Package-wise, the two drives are remarkably similar. They come with a 18 inch. USB 3.0 Type-A male to Micro-B male cable. The cable color depends on the color of the drive itself. Other than that, we have a quick-start guide and a bunch of papers describing the value additions.

The drives come pre-formatted in exFAT, guaranteeing compatibility with both Macs and Windows-based systems. A setup executable is also available to help users get step-by-step guidance for product registration, warranty activation, and redemption of the value additions.

Moving on to the technical details, we get a quick understanding of the internals using CrystalDiskInfo.

Internal Drive Characteristics

Typical of bus-powered hard drives, both the Seagate Backup Plus Portable and Slim are 5400 RPM drives. It turns out that the internal drive of the Portable (the ST5000LM000) is available in the retail market as a Seagate BarraCuda Compute drive, while the one in the Slim (the ST2000LM007) is marketed as a Seagate Mobile HDD.

We have reviewed a number of bus-powered hard drives over the last few years. The table below presents the detailed specifications and miscellaneous aspects of all those units and how the two Seagate Backup Plus models being reviewed today compare against them.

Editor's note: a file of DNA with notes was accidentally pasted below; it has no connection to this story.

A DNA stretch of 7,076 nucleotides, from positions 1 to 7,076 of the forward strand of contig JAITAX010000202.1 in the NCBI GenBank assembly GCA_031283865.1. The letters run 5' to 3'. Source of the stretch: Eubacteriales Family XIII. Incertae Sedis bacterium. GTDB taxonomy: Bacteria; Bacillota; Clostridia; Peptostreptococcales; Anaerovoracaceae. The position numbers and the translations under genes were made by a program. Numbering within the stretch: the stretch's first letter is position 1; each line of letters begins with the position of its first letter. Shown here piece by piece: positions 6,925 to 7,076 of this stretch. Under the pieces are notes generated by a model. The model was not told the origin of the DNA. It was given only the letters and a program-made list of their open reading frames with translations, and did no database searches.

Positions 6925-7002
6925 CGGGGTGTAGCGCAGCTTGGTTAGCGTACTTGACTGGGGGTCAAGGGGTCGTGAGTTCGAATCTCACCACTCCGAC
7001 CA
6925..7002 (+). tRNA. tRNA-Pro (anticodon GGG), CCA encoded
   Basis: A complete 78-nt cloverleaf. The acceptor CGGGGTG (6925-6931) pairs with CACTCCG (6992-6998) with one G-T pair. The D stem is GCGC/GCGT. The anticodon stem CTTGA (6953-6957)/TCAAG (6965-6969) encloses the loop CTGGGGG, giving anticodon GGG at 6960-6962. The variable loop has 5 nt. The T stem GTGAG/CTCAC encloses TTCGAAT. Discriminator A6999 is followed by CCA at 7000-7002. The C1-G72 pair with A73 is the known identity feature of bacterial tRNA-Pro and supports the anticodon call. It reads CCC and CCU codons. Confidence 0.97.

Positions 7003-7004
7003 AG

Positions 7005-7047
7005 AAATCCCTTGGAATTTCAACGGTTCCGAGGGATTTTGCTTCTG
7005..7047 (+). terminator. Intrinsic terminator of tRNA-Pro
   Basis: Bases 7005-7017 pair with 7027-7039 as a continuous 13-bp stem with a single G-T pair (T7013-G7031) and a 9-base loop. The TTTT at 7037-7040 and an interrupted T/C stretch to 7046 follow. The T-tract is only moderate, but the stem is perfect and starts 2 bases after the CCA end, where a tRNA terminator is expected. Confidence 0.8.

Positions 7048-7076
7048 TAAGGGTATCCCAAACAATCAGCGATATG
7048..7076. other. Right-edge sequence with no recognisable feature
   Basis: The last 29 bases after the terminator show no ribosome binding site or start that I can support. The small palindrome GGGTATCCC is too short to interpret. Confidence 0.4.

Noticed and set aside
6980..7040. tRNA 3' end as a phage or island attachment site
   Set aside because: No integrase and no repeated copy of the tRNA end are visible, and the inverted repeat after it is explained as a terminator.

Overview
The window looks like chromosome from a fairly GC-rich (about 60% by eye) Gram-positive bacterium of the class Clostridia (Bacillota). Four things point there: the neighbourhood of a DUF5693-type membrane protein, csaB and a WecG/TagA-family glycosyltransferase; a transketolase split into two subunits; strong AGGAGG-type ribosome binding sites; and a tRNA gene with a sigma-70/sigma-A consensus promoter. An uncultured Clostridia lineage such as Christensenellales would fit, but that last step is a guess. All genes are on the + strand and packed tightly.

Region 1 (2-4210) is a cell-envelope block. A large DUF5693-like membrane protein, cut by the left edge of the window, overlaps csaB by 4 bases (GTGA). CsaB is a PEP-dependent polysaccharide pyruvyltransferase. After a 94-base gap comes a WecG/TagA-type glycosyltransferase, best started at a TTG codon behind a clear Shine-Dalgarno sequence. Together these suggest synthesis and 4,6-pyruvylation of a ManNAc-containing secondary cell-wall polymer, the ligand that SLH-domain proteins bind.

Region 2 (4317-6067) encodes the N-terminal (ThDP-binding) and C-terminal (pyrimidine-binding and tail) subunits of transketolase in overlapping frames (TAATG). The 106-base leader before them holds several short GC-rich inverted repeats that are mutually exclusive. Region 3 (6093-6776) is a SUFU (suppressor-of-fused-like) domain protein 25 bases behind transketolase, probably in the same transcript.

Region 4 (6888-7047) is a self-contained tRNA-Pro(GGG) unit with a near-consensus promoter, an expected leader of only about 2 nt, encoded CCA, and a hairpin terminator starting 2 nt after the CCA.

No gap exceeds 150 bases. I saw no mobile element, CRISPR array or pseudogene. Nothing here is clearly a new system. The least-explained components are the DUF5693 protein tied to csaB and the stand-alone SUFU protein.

Comparative HDD-Based Direct-Attached Storage Device Configurations
Bridge Configuration SATA III to USB 3.0 Micro-B SATA III to USB 3.0 Micro-B
Power Bus-Powered Bus-Powered
Internal Drive ST5000LM000-2AN170
5TB 5400 RPM 2.5" SATA Hard Drive
Seagate Barracuda Compute
2TB 5400 RPM 2.5" SATA Hard Drive
Seagate Mobile HDD
Physical Dimensions 115.3 mm x 20.9 mm x 80 mm 114.8 mm x 11.7 mm x 78 mm
Weight 265 grams 126 grams
Cable USB 3.0 Micro-B to Type-A USB 3.0 Micro-B to Type-A
Evaluated Capacity 5TB 2TB
Price $95 $70
Review Link Seagate Backup Plus Portable 5TB Review Seagate Backup Plus Slim 2TB Review

The key things to note here include the thickness of the Backup Plus Slim and with its weight. With a z-height of 11.7mm, it is comfortably the thinnest external hard-drive we have reviewed. At 126g, it comes in at barely half the weight of the other models in the above table.

In the rest of this review, we first take a look at our standard direct-attached storage benchmarks. Following this, we have some performance measurements from a typical external HDD real-world use-case. Finally, we talk about power consumption and provide some concluding remarks.